by Valerie Green –
A new column is always fun and, because of my love of history, this one is going to be especially enjoyable. Please join me through the year as I travel back in time to visit some old heritage buildings of interest including homes on the Peninsula, Greater Victoria and further afield on Vancouver Island. In addition, I will be exploring some interesting characters and stories from the past. I hope you will be pleasantly surprised!
The English Tudor-style manor house, Dunmora, off McPhail Road in Central Saanich, is possibly one of the best kept secrets on the Saanich Peninsula. It is a magnificent house situated high up on a bluff overlooking the Saanich Inlet and surrounded by acres of woodland.
Built by D.W. Burnett in the early 1920s and designed by architect J.C.M. Keith (who also designed Christ Church Cathedral in Victoria), it is one of the most spectacular homes in the area.
The current owners of Dunmora are only the sixth titleholders in almost a century of Dunmora’s existence. The first owners were Gerald and Léonie May, a young couple who fell in love at first sight with the view and surrounding 60 acres and decided to purchase the land in order to build their dream house. By 1922 they had moved into their home, which was comprised of 10,000 square feet with six bedrooms, formal living and dining rooms, wrap-around verandas, a sun room and large third-floor attic area. Dunmora’s red roof was a landmark from the Malahat across the Saanich Inlet.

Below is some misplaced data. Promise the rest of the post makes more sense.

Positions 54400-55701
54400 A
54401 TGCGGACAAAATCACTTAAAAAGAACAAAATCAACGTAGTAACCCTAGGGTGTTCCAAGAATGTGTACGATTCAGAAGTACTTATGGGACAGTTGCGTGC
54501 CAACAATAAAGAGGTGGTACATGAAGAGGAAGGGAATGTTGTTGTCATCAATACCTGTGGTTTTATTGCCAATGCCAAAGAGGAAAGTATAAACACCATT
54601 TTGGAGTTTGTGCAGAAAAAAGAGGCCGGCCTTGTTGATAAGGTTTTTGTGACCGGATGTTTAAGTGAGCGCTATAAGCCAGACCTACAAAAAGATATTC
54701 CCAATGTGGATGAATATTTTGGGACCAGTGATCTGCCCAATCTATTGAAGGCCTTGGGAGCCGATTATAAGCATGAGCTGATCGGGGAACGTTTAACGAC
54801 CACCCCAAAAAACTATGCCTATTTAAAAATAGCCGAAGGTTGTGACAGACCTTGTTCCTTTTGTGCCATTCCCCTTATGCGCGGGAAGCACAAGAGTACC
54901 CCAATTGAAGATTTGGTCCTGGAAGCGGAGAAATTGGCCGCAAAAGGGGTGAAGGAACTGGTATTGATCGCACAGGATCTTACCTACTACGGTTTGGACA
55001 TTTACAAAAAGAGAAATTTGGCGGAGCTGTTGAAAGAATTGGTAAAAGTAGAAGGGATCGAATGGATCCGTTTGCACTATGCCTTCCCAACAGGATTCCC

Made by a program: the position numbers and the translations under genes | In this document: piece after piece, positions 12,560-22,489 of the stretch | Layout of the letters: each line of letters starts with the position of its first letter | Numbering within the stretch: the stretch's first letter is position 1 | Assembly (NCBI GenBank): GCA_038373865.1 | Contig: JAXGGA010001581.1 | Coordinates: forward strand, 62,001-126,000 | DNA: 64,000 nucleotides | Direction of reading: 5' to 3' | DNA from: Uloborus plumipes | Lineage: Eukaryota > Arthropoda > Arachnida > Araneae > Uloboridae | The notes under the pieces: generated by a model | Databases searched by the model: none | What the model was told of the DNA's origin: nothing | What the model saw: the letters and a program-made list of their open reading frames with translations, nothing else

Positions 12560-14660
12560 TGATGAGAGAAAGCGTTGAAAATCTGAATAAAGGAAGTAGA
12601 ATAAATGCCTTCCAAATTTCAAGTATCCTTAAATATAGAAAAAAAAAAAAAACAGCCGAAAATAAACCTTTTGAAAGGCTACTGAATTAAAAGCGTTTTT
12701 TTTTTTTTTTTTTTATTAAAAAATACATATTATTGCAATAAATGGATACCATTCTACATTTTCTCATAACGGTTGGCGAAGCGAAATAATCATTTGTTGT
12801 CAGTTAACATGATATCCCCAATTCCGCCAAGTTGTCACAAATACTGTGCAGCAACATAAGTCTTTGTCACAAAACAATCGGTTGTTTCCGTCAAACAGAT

Soon the Mays were raising their family of two sons and a daughter. Despite the isolation of the area, they enjoyed a blissful life, entertaining friends and being taken care of by many faithful Chinese servants, housekeepers and nannies. It was an ideal and rather typical existence for wealthy folk at that time in history until war intervened in 1939, the ravages of which even stretched to the idyllic lifestyle enjoyed by the Mays. Over the next two decades their life at Dunmora changed.
Due to Gerald May’s ill health, by the early 1960s they had sold the house and for the next decade there were two other owners, the Battys and the Simpsons. Like all Dunmora’s owners, they also left their footprints on the fabric of the house.
Then in 1969, Dunmora was purchased by Donald and Eivor Cormie whose political and legal connections meant that the home (which they had renamed Collessie) saw the comings and goings of the rich and famous. At various times, it was visited by Prime Minister Pierre Trudeau and his wife Margaret and many movie stars including Jack Nicholson. Movies were filmed at the house and in the exotic grounds and one episode of the then popular Love Boat series in which actor Lorne Greene was featured.
The Cormies were also involved with the David Foster Foundation and hosted lunch in the gardens for many celebrities one summer at one of Foster’s Baseball Tournaments. Those celebrities included Gordie Howe and Wayne Gretsky, to name but a few. The Cormies stayed until the late 1990s. Another young family owned the house for a few years and resurrected the name Dunmora. After they left, the surrounding acreage was sub-divided and the house was restored and renovated with meticulous attention to its heritage by Grant Rogers of the Marker Group in Sidney.
The current owner, who purchased the house in 2015, strongly believes that it has an aura of mystery surrounding it. Any ghosts that might today reside at Dunmora (and there have been people who have felt a “presence” there!) would certainly be happy ones.
A book about the house is in production and depicts a story of love over nearly 10 decades.
Valerie Green is an author and historian and can be reached at firstname.lastname@example.org.
Photo by www.nuttycake.com.